Jamal Khashoggi
October 2, 2019

On Oct. 2, 2018, "one year ago, Saudi Crown Prince Mohammed bin Salman thought he could end a debate with a bone saw," and "he did succeed in ending a life and silencing a voice — that of our brave and distinguished colleague, Jamal Khashoggi," Washington Post editorial page editor Fred Hiatt wrote, introducing a special section to mark the first anniversary of Khashoggi's murder inside the Saudi consulate in Istanbul. But "the quests that animated Khashoggi’s life — for freedom, democracy, tolerance and greater understanding across cultures — cannot be so easily defeated."

There was a memorial service for Khashoggi in Istanbul on Wednesday — Washington Post owner Jeff Bezos was among those that attended — and Khashoggi's Washington Post editor Karen Attiah posted audio of his final words before he was killed and dismembered. In the Netherlands, Amnesty International renamed the street in The Hague where the Saudi embassy is located after Khashoggi.

Embed from Getty Images

And Merriam-Webster dictionary made Wednesday's word of the day "sawbones," calling it "an evocative term that calls to mind the saws that 19th-century surgeons used to perform amputations."

Saudi Arabia, meanwhile, launched a huge ad campaign to encourage tourists to visit the kingdom. The campaign included giant billboards in New York and London and full-page ads in U.S. newspapers — though not, presumably, The Washington Post.

The Saudi crown prince vaguely took responsibility for Khashoggi's murder in a 60 Minutes interview broadcast on Sunday, but denied he ordered the critical journalist murdered. The United Nations concluded that there is, in fact, "credible evidence" that bin Salman mastermind the murder, and the CIA determined that he almost certainly ordered the killing. Peter Weber

September 10, 2019

A Turkish newspaper with close ties to the government is reporting what it says were the final words of slain Saudi journalist Jamal Khashoggi.

Khashoggi was murdered on Oct. 2, 2018, inside the Saudi consulate in Istanbul. He was killed by a Saudi hit squad, as his fiancée waited outside of the building. The Sabah newspaper reports that a recording of the incident was obtained by Turkey's intelligence agency, and Khashoggi is heard speaking with several of his killers.

Per the transcript, one of the members of the hit squad is heard telling Khashoggi that Interpol has ordered his arrest and he will be returned to Riyadh. Khashoggi responds that he knows this isn't true, and reminds the man that his fiancée is waiting for him. Khashoggi is also heard being pressured to send his son a message saying if he doesn't hear from him, not to worry, Sabah reports. "I will write nothing," Khashoggi responds.

One of the men is heard threatening Khashoggi, telling him if he doesn't willingly go to Saudi Arabia, "you know what will happen in the end." Khashoggi was then apparently drugged, Sabah reports, and before he lost consciousness, he said, "Don't cover my mouth. I have asthma, don't do it. You'll suffocate me."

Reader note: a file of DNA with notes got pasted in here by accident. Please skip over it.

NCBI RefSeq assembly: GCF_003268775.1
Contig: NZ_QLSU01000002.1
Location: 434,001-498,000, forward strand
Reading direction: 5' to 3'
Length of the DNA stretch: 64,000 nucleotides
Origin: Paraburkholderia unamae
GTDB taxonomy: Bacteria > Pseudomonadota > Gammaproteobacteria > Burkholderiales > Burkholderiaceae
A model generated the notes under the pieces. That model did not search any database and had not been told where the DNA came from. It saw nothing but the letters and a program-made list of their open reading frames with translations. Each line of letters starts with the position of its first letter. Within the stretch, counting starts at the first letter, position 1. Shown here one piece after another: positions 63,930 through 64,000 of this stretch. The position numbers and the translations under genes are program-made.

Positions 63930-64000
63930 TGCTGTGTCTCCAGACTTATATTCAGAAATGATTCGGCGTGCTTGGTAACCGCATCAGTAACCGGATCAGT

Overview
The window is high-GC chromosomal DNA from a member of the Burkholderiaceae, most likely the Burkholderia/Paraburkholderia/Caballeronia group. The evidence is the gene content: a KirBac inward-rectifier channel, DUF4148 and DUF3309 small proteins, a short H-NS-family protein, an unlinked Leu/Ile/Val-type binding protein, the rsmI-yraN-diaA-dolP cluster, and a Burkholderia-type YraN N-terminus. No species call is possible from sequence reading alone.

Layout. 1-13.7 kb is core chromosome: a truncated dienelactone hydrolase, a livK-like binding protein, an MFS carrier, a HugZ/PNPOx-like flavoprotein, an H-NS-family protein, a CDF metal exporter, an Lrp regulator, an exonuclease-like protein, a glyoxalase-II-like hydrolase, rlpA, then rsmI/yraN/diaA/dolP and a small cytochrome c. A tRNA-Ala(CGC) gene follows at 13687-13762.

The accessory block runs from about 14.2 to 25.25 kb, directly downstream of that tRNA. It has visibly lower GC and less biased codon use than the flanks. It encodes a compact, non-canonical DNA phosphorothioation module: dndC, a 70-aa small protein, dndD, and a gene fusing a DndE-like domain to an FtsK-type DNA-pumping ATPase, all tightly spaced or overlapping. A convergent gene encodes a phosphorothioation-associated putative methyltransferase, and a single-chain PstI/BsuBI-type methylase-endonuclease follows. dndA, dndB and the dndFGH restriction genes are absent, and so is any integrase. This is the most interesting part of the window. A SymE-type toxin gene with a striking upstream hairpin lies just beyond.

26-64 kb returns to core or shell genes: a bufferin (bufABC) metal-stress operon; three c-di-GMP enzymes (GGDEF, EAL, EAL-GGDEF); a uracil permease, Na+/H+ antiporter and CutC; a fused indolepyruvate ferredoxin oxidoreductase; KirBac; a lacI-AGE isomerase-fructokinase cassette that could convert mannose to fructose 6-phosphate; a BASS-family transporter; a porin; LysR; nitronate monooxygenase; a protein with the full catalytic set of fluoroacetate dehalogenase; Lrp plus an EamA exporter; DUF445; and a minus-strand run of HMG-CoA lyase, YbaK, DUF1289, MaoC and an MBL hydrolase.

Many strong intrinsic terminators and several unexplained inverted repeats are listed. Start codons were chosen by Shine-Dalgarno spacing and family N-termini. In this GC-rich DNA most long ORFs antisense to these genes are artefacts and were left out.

Some of these details were included in a United Nations report released this June, which calls for an investigation into Saudi Crown Prince Mohammed bin Salman's possible role in Khashoggi's death; he has denied being involved. Saudi Arabia couldn't stick to one story about what happened to Khashoggi, and after putting forward several different scenarios, the kingdowm put the blame on a group of rogue officers. Catherine Garcia

February 7, 2019

During a September 2017 conversation with an aide, Saudi Crown Prince Mohammed bin Salman said if he could not get journalist Jamal Khashoggi back to Saudi Arabia, either on his own accord or by force, he would go after him "with a bullet," current and former U.S. and foreign officials told The New York Times.

This intercepted conversation between the crown prince and Turki Aldakhil was included in a December intelligence report that has been circulated around spy agencies and the White House, the Times reports. The National Security Agency and other U.S. spy agencies have been going through years of the crown prince's text and voice communications, the Times reports, and analysts have determined that he may not have literally meant he would shoot him, but would have him killed another way.

Khashoggi was critical of the Saudi government, and after going into self-exile in the U.S, he began writing columns for The Washington Post in 2017. In another intercepted conversation, the crown prince reportedly complained to aide Saud al-Qahtani that Khashoggi held too much sway over people and was ruining his reputation as a reformer.

Khashoggi was killed in October 2018, with Saudi operatives strangling and dismembering him inside the Saudi consulate in Istanbul. The CIA has reportedly concluded that the crown prince ordered the killing, something Saudi Arabia has denied. In a statement, a Saudi official told the Times that the kingdom is "focused on uncovering the full truth" about Khashoggi's murder and "ensuring complete accountability." Catherine Garcia

December 31, 2018

A Turkish television station, A-Haber, has broadcast footage of men carrying five suitcases and two other bags to the home of Saudi Arabia's consul general in Istanbul. Citing unnamed Turkish sources, A-Haber reports the luggage contained the dismembered body of journalist Jamal Khashoggi, who was murdered in the Saudi consulate in October.

The residence is close to the diplomatic facility and was among the locations searched by Turkish authorities soon after Khashoggi's death. His body has not been found, and some reports suggest it was dissolved in acid after dismemberment. The CCTV footage screened by A-Haber is a brief clip showing the bags being moved from a minibus to the home.